The medieval walls of Perugia were built at the turn of the thirteenth and fourteenth century to accommodate the expansion of the city. The most important gates of the medieval walls are Porta San Pietro, Porta di Sant'Angelo and Torre di Sciri. Porta San Pietro, also known as Porta Romana is located at the end of Corso Cavour. The exterior facade, designed by Agostino di Duccio and Polidoro di Stefano inspired by Leon Battista Alberti in the late fifteenth century, has decorative elements very similar than the ones of the Arco Etrusco (Etruscan Arch).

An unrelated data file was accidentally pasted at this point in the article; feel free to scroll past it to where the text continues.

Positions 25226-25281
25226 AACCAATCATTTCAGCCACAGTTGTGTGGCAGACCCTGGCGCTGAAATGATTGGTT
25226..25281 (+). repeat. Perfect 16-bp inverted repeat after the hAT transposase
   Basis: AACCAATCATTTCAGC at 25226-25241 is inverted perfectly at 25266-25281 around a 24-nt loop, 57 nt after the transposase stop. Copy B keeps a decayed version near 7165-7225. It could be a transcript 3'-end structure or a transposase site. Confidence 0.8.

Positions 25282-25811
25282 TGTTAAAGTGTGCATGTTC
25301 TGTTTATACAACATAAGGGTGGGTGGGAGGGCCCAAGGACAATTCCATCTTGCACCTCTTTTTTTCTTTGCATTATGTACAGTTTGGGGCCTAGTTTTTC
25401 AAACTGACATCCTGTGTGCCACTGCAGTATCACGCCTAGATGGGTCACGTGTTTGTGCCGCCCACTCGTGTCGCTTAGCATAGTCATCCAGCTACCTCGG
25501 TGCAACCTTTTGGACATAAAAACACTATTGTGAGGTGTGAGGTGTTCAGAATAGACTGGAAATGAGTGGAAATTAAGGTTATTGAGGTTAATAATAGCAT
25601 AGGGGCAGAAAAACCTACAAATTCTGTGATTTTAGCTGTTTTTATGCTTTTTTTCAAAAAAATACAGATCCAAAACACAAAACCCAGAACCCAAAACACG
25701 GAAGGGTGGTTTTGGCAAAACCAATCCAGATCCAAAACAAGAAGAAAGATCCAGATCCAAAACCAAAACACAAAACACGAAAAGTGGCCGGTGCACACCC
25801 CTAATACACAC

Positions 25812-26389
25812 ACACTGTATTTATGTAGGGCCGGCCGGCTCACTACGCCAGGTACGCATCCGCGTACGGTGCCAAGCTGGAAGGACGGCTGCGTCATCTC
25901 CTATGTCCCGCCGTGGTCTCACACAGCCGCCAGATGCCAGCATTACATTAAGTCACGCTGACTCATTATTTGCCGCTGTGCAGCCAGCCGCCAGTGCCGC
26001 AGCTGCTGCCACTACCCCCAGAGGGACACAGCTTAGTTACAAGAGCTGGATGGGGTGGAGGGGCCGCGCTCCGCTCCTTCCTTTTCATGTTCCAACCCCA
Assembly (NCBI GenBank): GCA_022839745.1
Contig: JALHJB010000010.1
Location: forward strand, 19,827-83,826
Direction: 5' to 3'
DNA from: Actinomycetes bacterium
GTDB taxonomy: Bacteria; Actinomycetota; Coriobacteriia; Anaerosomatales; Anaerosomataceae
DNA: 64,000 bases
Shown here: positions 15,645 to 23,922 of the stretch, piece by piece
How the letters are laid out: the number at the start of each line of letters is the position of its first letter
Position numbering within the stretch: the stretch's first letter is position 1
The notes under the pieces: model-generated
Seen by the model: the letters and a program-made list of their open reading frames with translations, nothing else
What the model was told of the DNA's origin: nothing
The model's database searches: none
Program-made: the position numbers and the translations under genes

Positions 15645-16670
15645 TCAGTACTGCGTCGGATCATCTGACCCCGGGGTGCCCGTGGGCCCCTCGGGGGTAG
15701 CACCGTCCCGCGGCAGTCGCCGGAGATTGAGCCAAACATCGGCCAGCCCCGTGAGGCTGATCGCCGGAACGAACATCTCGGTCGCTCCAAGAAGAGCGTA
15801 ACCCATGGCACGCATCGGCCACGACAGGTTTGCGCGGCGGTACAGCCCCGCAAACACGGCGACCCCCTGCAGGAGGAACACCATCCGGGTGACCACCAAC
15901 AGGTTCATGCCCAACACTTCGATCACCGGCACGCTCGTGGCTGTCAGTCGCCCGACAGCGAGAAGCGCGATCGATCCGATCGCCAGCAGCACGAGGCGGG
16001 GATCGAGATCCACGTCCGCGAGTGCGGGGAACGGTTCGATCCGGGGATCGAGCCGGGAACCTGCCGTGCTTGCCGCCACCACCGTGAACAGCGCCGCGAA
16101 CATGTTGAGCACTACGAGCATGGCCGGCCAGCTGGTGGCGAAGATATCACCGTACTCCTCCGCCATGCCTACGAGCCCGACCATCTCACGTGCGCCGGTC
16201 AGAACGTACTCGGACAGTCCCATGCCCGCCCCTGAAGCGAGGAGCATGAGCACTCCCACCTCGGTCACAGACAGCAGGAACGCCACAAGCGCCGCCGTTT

The internal façade , unchanged from the medieval period , on the top has a painting of 1817, which depicts Madonna del Rosario between St. Dominic and St. Francis. Porta San Pietro is so profound to accommodate the Cappella di San Giacomo (also known as Buon Consiglio), belonging to Collegio del Cambio, renovated in the sixteenth century . A plaque commemorates also the victims of the 20 June 1859 massacre of Perugia.